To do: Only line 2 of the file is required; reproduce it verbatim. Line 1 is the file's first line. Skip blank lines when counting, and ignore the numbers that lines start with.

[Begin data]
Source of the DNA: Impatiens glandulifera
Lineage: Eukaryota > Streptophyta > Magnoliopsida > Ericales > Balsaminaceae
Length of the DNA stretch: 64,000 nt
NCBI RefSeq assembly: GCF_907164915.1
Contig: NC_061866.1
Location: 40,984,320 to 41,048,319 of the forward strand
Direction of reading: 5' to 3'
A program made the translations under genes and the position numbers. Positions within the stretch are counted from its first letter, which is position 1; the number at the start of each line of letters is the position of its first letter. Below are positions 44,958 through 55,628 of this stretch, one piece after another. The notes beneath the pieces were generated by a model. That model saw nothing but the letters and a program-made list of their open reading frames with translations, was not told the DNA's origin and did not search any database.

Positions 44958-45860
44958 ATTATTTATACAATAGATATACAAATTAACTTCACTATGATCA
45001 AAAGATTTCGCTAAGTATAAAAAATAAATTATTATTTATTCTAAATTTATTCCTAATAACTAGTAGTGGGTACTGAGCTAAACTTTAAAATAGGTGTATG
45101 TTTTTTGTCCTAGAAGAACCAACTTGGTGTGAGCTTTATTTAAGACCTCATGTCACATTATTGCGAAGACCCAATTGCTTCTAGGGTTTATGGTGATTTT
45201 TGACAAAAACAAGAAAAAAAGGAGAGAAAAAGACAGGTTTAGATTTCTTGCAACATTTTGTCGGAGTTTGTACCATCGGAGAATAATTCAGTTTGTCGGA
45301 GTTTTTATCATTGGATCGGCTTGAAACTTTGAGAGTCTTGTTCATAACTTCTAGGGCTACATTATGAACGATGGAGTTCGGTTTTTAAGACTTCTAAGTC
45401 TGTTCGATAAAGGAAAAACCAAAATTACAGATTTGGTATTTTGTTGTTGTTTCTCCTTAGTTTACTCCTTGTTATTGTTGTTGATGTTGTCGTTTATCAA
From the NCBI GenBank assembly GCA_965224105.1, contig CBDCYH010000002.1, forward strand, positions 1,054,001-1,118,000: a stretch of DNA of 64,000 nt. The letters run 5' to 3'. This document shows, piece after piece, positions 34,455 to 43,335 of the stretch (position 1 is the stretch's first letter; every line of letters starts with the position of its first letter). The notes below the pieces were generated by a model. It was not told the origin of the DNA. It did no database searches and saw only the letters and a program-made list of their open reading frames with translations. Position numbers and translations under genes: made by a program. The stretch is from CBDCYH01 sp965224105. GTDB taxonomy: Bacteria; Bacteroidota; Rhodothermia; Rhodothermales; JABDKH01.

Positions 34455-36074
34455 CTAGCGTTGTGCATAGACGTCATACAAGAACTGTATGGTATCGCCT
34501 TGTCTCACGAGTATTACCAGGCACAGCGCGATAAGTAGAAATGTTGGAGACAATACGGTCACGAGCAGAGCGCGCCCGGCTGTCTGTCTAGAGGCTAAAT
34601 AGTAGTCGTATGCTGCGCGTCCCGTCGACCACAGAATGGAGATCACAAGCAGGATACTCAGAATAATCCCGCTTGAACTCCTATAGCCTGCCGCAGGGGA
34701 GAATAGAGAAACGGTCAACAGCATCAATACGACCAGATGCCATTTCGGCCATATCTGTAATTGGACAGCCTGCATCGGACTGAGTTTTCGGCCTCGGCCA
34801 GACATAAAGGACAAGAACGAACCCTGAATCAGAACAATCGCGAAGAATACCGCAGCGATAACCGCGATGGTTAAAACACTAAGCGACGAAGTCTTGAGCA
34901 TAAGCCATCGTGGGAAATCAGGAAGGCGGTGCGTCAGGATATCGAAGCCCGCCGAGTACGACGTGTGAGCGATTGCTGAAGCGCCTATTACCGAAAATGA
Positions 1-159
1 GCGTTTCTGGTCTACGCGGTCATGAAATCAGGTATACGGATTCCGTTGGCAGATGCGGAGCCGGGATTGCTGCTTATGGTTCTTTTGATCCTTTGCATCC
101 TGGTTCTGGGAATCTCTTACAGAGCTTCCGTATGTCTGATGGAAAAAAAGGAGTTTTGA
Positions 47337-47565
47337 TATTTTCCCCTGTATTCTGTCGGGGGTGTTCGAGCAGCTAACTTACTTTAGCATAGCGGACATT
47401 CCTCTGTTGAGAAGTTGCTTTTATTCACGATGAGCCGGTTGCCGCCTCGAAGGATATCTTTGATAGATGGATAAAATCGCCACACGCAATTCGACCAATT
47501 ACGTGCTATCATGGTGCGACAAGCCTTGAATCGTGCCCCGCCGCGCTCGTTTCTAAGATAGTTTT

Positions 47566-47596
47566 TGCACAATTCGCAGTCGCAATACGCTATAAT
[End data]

Lineage: Eukaryota > Streptophyta > Magnoliopsida > Ericales > Balsaminaceae